How to Stay Safe in Gay Sex Kinks

Many gay people get bored in the bedroom and seek kinky ways to spice things up. However, trying new kinky stuff can be dangerous if not done properly.

The place you come from when playing BDSM has a massive impact on your level of safety, respect and enjoyment of the experience.

Know Your Limits

As BDSM is becoming more accepted in society, it is easier for people to admit their kinks and explore them. However, there is a risk of injury or discomfort that can be triggered if you play too hard or with someone who doesn’t take your limits seriously.

That’s why it’s important to discover your BDSM limits and communicate them clearly with anyone you play with, especially those who are newer to the scene. This is generally part of a negotiation process and can include anything from specific tools or objects that are not allowed (for example, rope bondage might be out, but leather cuffs are okay) to whether you want impact play with paddles or not.

If you have a safe word in place, that can be helpful as well, Stewart says. Or you can come up with a safety gesture, such as tapping out of play, that both parties agree on ahead of time. This can be especially helpful when a person is deaf or hard of hearing, gagged, or in a mental space where they do not feel comfortable speaking.

Know Your Partner’s Limits

There are many different kinks and sexual fantasies that can be explored through BDSM. But it’s important for people to know their own limits and communicate them to their partners.

This is called negotiation and it’s a key part of most BDSM scenes. It can be done verbally or with a contract, but either way, it’s essential to keeping everyone safe.

It’s also helpful to have a “safe word” in place, which is a signal that the scene should end. This can help people who are deaf or hard of hearing, who might be gagged, or who might not be in a mental space where they feel comfortable speaking, according to Astroglide’s resident sexologist, Marla Renee Stewart.

Having a safe word or gesture is especially useful for kinks that involve pain-pleasure. The pleasure of pushing past your comfort zone can be exhilarating, but it can also be dangerous if you’re not in control of your movements or emotions. This is why having a safety measure in place is essential, regardless of the type of play you’re enjoying.

Know Yourself

The kinky community is very diverse, with people from all walks of life into a huge range of experiences. It’s important to know yourself and what you are into before starting to play.

For example, some people enjoy being both dominant and submissive in BDSM. It’s also possible to be monogamous and still explore BDSM.

Educating ourselves about these different ways to engage in BDSM can help us stay safe and avoid harm. It is also helpful to know the biology behind why certain experiences might be pleasurable (e.g., the endorphin rush of heavy sensation or the relaxation effect of surrender).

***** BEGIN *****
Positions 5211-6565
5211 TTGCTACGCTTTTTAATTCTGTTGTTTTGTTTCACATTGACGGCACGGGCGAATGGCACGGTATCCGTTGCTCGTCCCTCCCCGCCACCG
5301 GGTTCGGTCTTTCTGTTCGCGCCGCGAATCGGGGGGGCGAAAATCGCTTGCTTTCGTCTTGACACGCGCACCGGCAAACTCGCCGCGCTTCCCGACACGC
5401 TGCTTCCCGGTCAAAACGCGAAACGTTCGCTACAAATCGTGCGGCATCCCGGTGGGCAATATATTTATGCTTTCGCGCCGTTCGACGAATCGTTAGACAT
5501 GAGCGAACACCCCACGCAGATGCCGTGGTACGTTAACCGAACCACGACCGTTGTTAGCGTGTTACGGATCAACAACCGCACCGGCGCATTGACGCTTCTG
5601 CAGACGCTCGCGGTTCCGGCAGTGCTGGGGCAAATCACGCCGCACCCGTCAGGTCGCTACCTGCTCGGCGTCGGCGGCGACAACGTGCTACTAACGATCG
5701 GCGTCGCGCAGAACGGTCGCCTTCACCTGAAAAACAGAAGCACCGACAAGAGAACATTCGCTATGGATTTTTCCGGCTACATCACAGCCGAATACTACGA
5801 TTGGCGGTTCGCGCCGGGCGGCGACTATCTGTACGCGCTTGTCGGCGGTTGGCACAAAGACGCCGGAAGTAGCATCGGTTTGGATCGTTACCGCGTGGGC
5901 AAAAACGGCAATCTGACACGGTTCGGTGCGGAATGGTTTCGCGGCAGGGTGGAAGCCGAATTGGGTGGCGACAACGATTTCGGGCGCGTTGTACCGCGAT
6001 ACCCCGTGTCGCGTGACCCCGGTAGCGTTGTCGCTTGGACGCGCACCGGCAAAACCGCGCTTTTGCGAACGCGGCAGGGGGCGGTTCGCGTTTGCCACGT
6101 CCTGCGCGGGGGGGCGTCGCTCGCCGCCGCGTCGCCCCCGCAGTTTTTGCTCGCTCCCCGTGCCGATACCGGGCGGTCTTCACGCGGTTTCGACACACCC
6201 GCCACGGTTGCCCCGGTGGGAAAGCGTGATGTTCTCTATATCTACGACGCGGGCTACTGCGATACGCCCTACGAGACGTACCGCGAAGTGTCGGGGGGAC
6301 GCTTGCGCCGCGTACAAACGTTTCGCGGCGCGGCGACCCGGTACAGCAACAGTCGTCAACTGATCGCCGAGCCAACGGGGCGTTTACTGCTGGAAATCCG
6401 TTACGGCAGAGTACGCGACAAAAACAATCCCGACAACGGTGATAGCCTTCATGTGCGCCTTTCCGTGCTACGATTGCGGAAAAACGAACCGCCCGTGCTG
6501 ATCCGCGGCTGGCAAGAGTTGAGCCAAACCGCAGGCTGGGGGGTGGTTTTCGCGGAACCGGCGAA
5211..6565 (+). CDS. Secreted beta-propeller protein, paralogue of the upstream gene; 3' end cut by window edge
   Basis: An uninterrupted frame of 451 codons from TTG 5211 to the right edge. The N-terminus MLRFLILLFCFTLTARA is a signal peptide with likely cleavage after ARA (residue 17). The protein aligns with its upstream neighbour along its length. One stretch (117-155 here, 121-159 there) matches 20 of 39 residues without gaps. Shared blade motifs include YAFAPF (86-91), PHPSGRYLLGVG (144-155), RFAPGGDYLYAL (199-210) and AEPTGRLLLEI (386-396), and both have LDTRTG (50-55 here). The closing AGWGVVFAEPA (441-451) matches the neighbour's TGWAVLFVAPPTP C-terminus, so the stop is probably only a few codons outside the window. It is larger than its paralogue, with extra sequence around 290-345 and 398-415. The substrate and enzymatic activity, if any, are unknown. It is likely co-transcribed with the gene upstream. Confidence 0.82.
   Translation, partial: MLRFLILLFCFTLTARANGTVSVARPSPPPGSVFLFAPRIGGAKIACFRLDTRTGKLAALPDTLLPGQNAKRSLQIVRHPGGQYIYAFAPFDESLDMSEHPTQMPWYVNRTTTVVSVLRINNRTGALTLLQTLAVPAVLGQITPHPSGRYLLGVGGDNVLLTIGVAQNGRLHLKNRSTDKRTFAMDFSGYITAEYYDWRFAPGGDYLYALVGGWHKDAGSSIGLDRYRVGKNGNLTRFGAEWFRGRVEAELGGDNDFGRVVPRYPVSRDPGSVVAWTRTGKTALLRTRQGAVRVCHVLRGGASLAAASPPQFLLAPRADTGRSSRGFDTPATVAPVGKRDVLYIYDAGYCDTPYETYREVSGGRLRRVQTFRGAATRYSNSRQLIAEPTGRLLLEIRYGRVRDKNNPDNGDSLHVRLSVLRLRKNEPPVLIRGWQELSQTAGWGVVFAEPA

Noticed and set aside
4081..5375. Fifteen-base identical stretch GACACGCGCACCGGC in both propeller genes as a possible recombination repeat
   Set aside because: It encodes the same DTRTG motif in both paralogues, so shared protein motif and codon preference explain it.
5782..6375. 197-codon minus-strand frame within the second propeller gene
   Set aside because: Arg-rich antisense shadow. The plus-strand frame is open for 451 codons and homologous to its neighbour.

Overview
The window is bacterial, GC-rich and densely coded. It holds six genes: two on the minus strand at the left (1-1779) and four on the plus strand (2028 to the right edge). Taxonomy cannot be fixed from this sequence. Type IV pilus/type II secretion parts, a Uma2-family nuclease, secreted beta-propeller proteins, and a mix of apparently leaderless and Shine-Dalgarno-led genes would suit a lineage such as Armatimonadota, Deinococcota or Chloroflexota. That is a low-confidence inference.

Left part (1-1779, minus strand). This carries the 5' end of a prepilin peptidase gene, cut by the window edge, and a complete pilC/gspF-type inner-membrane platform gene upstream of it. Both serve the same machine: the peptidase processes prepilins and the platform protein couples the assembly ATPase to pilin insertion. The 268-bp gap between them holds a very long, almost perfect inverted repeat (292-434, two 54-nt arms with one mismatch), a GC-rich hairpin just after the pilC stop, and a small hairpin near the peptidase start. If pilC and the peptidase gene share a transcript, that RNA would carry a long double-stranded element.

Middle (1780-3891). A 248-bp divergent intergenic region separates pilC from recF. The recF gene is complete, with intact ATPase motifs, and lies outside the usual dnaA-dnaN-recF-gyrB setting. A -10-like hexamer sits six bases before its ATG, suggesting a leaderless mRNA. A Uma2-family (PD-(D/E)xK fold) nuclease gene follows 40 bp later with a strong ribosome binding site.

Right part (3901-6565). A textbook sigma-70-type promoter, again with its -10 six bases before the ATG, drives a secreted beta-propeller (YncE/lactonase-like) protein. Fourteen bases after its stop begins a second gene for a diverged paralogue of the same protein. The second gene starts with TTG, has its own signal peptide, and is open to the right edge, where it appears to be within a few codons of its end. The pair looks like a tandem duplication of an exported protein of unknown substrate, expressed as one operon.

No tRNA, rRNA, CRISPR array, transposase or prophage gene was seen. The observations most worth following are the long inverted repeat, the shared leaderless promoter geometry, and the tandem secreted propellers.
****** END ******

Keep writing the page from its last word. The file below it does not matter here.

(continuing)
It’s essential to have a discussion with whomever you are going to be playing with about what you both want out of your experience and establish clear boundaries and safety zones before getting started. It might be useful to decide on a safeword you can use to check in with each other during play (“green” means go ahead, “yellow” means slow down, and “red” means stop). It’s also worth considering having regular tests for STIs like HIV and Hepatitis B, C and D as part of your gay safe sex practices.

Know Your Partner’s Body

If you’re in a relationship, you and your partner can explore gay kinks together, but the same safety precautions apply: meeting in a neutral public place, practicing scenes safely in a private place first, always using a safe word (like “hug”) to stop if necessary, making sure that you and your partner are both comfortable in the roles of Dom and sub. If you’re not in a relationship, having a clear communication system in place is important as well – and it’s even more vital to know your partner’s body!

In restraint play, it’s important to keep in mind that while inflicting pain may feel good at the time, long-term damage and injury is not considered a part of kink by the international kink community. Knowing your partner’s limits, having a safe word to use, and keeping release options close by like EMT scissors or bolt cutters to cut ropes quickly are all key for safer scene play. You can also try experimenting with a “green-yellow-red” system, similar to traffic lights, so that both of you have an easy way to communicate during BDSM if things get too intense.

Know Your Partner’s Mind

As BDSM becomes more accepted, people are more open about their sexual fantasies and fetishes. Sometimes, those fantasies may be different from your own. It’s important to communicate with your partner before engaging in any sexual activities about how their kinks turn them on and off. If their fetish makes you uncomfortable, it’s important to be honest but not judgmental. For example, if their fetish involves role-playing rape, you should explain that this is not something you’re interested in.

You also need to discuss any hard boundaries and ways you can communicate during sex, such as setting up a safe word that signals you’re ready to stop. Some partners choose to use a green-yellow-red system, where they check in with each other by saying “green” for the next step, “yellow” to slow down, and “red” to stop completely.

Keep in mind that BDSM is a safe and fun way to explore your fantasies with someone you trust. The most important thing is to remember that the majority of play in the kink community is based on consent and your safety.